Public Participation in Environmental Impact Assessment in China

From regulation to practice 1

Authored by: Mariachiara Alberton

Routledge Handbook of Environmental Policy in China

Print publication date:  April  2017
Online publication date:  April  2017

Print ISBN: 9781138831117
eBook ISBN: 9781315736761
Adobe ISBN:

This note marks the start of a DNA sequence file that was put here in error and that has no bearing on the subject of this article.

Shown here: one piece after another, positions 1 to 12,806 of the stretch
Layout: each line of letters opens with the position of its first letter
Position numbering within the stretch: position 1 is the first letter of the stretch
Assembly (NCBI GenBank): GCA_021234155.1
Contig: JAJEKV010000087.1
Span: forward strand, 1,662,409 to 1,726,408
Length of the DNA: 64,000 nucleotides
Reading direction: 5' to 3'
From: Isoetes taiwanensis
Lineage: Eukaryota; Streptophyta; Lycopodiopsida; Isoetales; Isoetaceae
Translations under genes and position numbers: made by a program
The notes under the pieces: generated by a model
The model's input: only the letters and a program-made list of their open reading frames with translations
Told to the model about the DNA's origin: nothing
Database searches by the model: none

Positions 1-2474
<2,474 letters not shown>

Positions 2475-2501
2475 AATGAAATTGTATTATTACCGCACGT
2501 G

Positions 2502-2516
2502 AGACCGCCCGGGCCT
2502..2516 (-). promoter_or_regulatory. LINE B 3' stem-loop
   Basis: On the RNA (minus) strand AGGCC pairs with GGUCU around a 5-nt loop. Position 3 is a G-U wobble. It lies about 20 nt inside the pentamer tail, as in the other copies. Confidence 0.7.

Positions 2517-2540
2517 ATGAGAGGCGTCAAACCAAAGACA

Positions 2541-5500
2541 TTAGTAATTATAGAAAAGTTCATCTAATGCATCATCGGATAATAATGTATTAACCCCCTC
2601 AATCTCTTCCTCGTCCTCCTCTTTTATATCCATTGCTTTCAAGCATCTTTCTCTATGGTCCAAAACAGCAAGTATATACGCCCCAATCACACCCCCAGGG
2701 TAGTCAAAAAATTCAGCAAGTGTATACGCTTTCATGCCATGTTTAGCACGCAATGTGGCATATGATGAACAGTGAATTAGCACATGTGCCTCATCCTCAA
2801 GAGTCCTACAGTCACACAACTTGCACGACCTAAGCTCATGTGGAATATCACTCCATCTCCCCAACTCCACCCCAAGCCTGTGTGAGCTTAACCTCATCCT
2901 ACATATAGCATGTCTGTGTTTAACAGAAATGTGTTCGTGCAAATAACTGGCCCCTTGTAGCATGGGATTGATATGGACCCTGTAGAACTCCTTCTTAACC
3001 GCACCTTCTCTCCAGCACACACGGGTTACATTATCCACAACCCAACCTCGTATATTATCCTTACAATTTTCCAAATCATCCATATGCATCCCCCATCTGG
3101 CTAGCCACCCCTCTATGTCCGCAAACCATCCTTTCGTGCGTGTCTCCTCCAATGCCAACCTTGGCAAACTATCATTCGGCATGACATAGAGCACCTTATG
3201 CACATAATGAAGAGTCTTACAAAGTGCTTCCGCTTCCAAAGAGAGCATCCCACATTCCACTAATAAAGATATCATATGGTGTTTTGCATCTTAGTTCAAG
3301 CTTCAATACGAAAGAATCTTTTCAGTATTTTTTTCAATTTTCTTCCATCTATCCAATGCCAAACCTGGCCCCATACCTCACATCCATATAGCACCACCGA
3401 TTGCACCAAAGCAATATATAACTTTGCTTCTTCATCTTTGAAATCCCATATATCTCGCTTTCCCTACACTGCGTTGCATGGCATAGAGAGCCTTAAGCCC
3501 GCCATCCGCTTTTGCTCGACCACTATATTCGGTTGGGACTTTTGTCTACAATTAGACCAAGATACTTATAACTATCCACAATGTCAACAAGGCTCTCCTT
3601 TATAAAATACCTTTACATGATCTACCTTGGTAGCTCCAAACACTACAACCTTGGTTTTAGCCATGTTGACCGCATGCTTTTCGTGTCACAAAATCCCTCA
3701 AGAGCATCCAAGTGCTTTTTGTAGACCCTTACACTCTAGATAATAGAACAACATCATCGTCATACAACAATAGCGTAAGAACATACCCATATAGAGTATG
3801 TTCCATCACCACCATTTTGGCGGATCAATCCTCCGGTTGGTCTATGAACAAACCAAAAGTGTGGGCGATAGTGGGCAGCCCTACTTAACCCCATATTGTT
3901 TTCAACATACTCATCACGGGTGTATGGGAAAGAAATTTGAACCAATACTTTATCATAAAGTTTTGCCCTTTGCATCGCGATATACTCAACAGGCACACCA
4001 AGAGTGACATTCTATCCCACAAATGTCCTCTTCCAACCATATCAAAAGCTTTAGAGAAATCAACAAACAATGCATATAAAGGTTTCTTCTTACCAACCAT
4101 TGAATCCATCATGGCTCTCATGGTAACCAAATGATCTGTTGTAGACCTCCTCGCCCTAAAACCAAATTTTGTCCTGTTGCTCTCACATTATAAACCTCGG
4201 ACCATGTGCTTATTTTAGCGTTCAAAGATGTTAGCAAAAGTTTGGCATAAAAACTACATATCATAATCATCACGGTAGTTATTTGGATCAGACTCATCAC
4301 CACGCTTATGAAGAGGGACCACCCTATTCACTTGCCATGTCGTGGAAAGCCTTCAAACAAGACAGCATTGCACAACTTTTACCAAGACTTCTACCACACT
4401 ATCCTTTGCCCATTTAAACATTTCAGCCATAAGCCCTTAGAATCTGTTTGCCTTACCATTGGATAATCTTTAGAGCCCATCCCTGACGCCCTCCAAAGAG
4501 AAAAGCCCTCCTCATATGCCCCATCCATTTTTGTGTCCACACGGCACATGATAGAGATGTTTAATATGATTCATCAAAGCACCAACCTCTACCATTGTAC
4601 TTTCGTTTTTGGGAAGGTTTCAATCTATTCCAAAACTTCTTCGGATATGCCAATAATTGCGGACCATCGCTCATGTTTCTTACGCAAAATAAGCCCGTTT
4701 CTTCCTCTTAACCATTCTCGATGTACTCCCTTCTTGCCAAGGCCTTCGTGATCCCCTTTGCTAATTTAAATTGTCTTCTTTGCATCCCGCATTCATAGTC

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It was in October 2002 with the adoption of the Environmental Impact Assessment Law of the People's Republic of China 2 that the public participation in environmental impact assessment (EIA) was specifically introduced (for an overview see, for example, Moorman et al. 2007; Ning et al. 1988; Tang et al. 2005; Li 1999; Wang et al. 2003; Wu et al. 2011). Before this law was issued, only construction projects required the EIA and involved, in theoretical terms, public participation. The EIA Law includes now the EIA and the strategic environmental assessment (SEA) for governmental plans for land use and regional development, as well as plans for industry, agriculture, energy, transportation, urban development, tourism and natural resource development. However, not all projects and plans involve public participation. According to articles 7, 11, 16 and 21 in case of construction projects with an expected great impact on the local environment or in case of special plans concerning projects in industry, agriculture, pasturage, forestry, energy, water conservancy, communication, urban construction, tourism and exploration of natural resources (hereafter ‘special plans’) likely to produce an adverse environmental impact and directly relating to the environmental rights and interests of the public, public participation is prescribed. Of these regulations only projects are exempted that are defined as state secret or backbone of national economy such as energy projects. If a construction project is perceived to have a mild environmental impact it shall require the preparation of an environmental impact report (EIR), or the completion and submission of an EIA registration form only if the environmental impact is very small (projects of smaller size). Public participation is not required.

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